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Originally published in 1984. Heaven's Breath, the first history of the wind, looks at this ubiquitous and invisible entity from the point of view of geography, biology, physics, sociology, physiology, psychology, history, and philosophy. Lyall Watson shows how wind shapes the world and maintains its life, functioning as the circulatory and nervous systems of the planet, sharing our energy and information, distributing warmth, bringing rain, enriching or stripping away soil, air-conditioning the globe. Wind also disperses plants, animals, and human communities, shaping history: Trade winds have influenced human migrations and shaped imperial destinies; wind affected the outcome of wars between the Greeks and Persians, the Mongols and Japanese; wind contributed to the destruction of the Spanish Armada. And wind works on our most intimate feelings: The foehn, mistral, sirocco, Santa Ana, and other "ill winds" of the world can lead to disease, suicide, and even murder.
Watson had written a book that is full of strange lore and new perspectives on history, nature, and humanity.
Lyall Watson (1939-2008) was the author of such well-known books as Supernature, The Romeo Error, Gifts of Unknown Things, Lifetide, Lightning Bird, and Whales of the World. He was also a producer for BBC television, a zoo director, an expedition leader, and the Seychelles Commissioner on the International Whaling Commission.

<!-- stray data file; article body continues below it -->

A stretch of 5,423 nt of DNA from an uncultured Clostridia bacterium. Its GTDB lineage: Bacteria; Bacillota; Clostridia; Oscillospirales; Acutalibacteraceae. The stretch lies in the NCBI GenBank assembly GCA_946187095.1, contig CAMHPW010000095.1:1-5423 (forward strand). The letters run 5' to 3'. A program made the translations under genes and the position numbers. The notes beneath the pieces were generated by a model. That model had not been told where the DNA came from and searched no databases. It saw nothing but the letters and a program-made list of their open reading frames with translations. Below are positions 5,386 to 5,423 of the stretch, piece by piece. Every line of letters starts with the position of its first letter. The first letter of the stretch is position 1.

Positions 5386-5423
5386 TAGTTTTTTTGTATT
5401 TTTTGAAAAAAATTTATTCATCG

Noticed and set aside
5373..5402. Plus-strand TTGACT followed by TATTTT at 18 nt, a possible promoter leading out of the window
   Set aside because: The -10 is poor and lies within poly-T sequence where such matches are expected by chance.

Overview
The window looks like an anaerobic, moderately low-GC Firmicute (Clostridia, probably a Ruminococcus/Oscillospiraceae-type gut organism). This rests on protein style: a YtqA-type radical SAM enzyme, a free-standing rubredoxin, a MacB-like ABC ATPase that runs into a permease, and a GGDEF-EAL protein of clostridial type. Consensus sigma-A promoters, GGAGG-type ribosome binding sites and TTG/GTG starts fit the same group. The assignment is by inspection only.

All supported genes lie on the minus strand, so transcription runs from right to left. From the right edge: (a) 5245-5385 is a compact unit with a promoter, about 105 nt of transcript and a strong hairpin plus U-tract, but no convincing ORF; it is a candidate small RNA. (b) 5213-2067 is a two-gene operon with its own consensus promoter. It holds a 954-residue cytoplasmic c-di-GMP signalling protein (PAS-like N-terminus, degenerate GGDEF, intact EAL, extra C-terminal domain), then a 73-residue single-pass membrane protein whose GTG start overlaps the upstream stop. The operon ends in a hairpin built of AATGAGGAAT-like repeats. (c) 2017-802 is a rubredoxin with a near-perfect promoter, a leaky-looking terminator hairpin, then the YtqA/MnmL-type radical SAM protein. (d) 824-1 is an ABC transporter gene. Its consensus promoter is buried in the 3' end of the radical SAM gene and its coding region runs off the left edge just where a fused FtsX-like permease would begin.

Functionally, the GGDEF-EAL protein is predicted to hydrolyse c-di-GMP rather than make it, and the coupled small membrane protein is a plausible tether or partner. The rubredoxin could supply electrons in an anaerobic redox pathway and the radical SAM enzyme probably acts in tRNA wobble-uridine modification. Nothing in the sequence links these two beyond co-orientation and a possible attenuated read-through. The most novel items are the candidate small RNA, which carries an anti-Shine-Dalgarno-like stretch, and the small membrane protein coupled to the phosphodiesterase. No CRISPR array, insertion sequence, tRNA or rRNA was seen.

Nick Hunt has walked and written across much of Europe. His articles have appeared in the Economist, the Guardian and other publications, and he works as a storyteller and co-editor for the Dark Mountain Project. He is the author of Walking the Woods and the Water and Where the Wild Winds Are: Walking Europe's Winds from the Pennines to Provence. He lives in Bristol, England.
"A comprehensive and fascinating study."
– Bernard Levin, The Observer, Bernard Levin's 1984 Book of the Year
"A book which fascinates, delights and stimulates with a thousand fascinating facts."
– Daily Mirror
"This is the kind of book that answers dozens of questions first arising in childhood and lingering unresolved until there was Lyall Watson [...] Watson's pot-pourri of wind poetry, wind jokes and wind facts is so diverting that one hardly minds losing the thread now and then."
– Dennis Drabelle, The Washington Post
"Collectors of curious bits of information and odd statistics will find Heaven's Breath a gold mine [...] Mr. Watson discusses the wind's role in geology, plant and animal evolution, cultural history, trade, health, mythology, art, literature and language."
– Patricia T. O'Conner, The New York Times